An unnamed presidency source told reporters on Sunday that the Azura Power deal was signed by the government of President Goodluck Jonathan in 2013 — but TheCable can report that this is an attempt to confuse the issues.
The Azura power generation deal has placed Nigeria under heavy financial burden as the country’s transmission capacity cannot take all the power being generated..
Regardless, Nigeria will have to keep paying at least $30 million a month under the “take or pay” deal and risks a fine of $1.2 billion if government decides to exit from the agreement.
Although various agreements were signed with Azura-Edo Indepentent Power Project Ltd and Azura Power West Africa by Jonathan administration to facilitate the construction of the 461mw plant in Edo state, they were not activated before he left office on May 29, 2015, TheCable can report.
The bone of contention, according to documents seen by TheCable, was federal government’s reluctance to sign the World Bank partial risk guarantee (PRG) which would place the $1.2 billion liability on the country.
A SET OF AGREEMENTS
The Jonathan administration signed the power purchase agreement (PPA) on April 22, 2013 — as disclosed by the anonymous presidency source — as well as the put call option agreement (PCOA) on October 22, 2014.
The PCOA “direct agreement” was executed on December 18, 2014.
However, the deal could not proceed because Mohammed Bello Adoke, then attorney-general of the federation (AGF), said the PCOA was injurious to the interest of Nigeria and that a sovereign guarantee would put the country’s foreign assets at risk.
His letter to Ngozi Okonjo-Iweala, then minister of finance who signed the PCOA on behalf of Nigeria, was dated July 24, 2014.
Adoke raised a series of objections to the provisions of the agreement which he said were not in the country’s interest.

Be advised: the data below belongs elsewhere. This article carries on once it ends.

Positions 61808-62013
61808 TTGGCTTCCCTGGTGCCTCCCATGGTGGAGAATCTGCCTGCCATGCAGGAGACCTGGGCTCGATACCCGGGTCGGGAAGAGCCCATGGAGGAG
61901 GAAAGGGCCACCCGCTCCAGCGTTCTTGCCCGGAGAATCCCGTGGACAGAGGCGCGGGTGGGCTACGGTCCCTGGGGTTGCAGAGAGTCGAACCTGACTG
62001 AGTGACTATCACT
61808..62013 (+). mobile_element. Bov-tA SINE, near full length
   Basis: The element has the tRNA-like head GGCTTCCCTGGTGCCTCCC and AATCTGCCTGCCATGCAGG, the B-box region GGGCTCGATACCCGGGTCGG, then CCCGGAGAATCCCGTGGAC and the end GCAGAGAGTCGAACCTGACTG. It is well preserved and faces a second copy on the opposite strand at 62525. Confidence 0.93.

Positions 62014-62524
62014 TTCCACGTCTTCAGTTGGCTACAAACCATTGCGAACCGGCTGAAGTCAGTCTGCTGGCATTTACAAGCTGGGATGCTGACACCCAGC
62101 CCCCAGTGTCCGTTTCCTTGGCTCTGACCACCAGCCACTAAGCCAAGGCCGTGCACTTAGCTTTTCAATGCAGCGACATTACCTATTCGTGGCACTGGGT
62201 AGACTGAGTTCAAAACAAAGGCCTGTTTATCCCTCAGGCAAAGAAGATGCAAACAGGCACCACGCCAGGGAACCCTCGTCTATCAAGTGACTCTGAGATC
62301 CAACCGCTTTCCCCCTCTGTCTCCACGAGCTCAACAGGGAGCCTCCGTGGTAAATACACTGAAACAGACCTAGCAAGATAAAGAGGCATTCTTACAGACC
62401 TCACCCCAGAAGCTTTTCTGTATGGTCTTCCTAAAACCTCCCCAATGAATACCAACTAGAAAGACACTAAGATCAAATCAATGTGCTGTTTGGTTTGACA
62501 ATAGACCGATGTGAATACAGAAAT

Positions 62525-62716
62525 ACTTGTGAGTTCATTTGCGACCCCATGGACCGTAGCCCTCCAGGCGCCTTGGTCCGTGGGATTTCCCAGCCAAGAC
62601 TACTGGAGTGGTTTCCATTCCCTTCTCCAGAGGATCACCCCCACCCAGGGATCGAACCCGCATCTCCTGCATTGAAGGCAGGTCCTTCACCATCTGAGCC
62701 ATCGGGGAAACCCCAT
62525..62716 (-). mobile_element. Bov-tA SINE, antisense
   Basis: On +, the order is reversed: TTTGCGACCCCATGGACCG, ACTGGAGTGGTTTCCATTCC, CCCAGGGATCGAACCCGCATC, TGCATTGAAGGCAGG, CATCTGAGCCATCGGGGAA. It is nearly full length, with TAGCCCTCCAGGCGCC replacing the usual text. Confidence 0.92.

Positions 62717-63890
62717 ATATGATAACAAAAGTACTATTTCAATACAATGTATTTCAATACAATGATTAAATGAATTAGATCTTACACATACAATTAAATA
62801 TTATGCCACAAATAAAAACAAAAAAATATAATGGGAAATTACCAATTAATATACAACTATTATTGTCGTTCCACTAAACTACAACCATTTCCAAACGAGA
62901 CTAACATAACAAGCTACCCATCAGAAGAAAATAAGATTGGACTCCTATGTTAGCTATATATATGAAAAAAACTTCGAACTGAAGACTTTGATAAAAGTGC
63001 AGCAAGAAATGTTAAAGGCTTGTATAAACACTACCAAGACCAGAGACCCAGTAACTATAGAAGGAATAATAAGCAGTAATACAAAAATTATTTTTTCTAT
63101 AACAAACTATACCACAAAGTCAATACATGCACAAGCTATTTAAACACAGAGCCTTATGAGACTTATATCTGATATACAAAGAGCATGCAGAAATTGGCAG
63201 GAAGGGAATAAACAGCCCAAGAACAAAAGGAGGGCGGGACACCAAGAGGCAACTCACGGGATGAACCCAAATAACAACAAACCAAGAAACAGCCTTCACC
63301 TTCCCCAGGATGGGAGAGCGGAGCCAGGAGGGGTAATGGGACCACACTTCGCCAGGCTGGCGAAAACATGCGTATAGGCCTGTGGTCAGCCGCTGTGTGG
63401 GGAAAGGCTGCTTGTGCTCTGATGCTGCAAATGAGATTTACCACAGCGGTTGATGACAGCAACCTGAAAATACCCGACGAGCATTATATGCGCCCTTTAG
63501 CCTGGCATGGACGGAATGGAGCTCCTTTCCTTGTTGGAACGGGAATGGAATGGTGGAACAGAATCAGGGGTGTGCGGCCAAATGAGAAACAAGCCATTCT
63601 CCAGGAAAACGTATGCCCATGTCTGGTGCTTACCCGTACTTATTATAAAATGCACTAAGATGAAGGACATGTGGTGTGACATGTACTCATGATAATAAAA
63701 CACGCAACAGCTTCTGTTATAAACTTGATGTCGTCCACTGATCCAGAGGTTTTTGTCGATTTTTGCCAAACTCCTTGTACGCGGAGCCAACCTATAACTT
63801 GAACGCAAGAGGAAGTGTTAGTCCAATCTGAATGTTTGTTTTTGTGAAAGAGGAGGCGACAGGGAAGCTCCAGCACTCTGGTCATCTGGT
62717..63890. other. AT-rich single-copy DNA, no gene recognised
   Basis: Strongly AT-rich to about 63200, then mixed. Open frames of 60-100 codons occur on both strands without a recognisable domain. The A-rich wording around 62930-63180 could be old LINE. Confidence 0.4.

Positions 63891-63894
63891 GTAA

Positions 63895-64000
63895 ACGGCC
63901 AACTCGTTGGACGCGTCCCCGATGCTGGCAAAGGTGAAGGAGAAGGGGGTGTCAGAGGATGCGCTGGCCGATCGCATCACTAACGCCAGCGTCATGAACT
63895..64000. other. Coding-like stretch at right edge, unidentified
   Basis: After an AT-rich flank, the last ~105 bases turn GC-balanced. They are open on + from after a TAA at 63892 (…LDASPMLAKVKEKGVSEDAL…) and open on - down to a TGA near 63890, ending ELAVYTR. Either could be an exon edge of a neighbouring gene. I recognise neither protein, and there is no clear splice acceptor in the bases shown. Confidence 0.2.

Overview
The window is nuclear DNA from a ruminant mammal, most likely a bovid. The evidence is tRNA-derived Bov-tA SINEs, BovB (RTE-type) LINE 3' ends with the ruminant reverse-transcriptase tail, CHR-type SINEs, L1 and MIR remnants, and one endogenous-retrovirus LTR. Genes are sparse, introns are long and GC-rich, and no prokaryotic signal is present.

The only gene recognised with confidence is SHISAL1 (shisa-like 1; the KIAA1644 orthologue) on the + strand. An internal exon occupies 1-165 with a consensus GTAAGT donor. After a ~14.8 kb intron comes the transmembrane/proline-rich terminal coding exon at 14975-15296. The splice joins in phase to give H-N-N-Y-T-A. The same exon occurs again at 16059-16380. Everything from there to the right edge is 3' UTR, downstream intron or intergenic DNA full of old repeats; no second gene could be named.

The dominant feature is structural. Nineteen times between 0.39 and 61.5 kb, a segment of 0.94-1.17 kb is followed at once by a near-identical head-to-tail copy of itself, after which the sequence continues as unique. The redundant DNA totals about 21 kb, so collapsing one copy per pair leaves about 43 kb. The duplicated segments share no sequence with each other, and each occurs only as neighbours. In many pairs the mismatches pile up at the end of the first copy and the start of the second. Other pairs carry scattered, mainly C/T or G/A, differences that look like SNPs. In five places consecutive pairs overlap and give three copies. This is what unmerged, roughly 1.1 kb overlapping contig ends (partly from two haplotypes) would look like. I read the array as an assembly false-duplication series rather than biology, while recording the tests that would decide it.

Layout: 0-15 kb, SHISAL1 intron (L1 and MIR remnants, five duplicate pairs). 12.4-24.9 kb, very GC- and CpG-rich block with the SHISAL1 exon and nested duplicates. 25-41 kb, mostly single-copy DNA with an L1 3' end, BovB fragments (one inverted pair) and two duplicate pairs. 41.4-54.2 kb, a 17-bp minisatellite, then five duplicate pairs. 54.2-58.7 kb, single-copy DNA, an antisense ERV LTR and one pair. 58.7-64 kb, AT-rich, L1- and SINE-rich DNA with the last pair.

On December 1, 2014, Adoke also wrote to Jonathan, complaining that the PCOA was signed without the legal advice of his office, and that a circular from the office of the secretary to the government of the federation, dated August 11, 2014, had already said the federal government must be indemnified in all contracts and agreements, especially with foreign entities.
This, he said, was to protect the federal government and some of its separate legal entities such as the Central Bank of Nigeria (CBN), the Nigerian National Petroleum Corporation (NNPC) and the Nigeria Sovereign Investment Authority (NSIA) whose assets might be “attached” in enforcement of proceedings in foreign jurisdictions.
NEBO’S LAST-DITCH MOVE
However, Chinedu Nebo, then minister of power, later wrote a five-page memo to Jonathan, dated January 12, 2015, seeking that the “indemnity clause” be waived for Azura so that the country could give the sovereign guarantee.
Nebo wrote that “in the context of the Azura transaction, the application of this Specimen Indemnity Clause would prevent Azura from drawing down on any of the loan agreements that it has signed with its lender group (comprising 15 banks from 9 different countries) because these banks all require an unconditional waiver of the Government’s sovereign immunity”.
He asked Jonathan to grant a “special exemption” to the requirements of the circular because of the “heavy involvement of the World Bank” and that the Azura transaction was “critical to investors’ confidence in Nigeria”.
Nevertheless, Jonathan did not grant the waiver because the office of the AGF did not change its legal opinion.
As of the time Jonathan left office on May 29, 2015, the agreements were inchoate.
THE MAKING OF A GUARANTEE
After President Muhammadu Buhari came to office, Azura began to pile fresh pressure on the federal government to give the guarantee.
For the World Bank PRG to be activated, Nigeria needed to execute the guarantee instruments — the indemnity agreement, the support agreement, and the PCOA.
These are the instruments that needed to be activated for a drawdown on the letter of credit (LC) in the event of default by the federal government.
With Adoke out of the way and no AGF in place (Buhari did not appoint a cabinet until November 2015), TheCable understands that Abdullahi Ahmed Yola, who, as the solicitor-general of the federation acted as the AGF, came under pressure from senior presidency officials to upturn Adoke’s memo.
Yola eventually changed the legal opinion in July 2015 and on August 21, 2015, Nigeria executed the set of agreements that activated the deal, with the liability of $1.2 billion incorporated.
The senate has called for the cancellation of the contract — which has been likened to the P&ID failed deal for which Nigeria is currently fighting to escape a $9.6 billion arbitration award.
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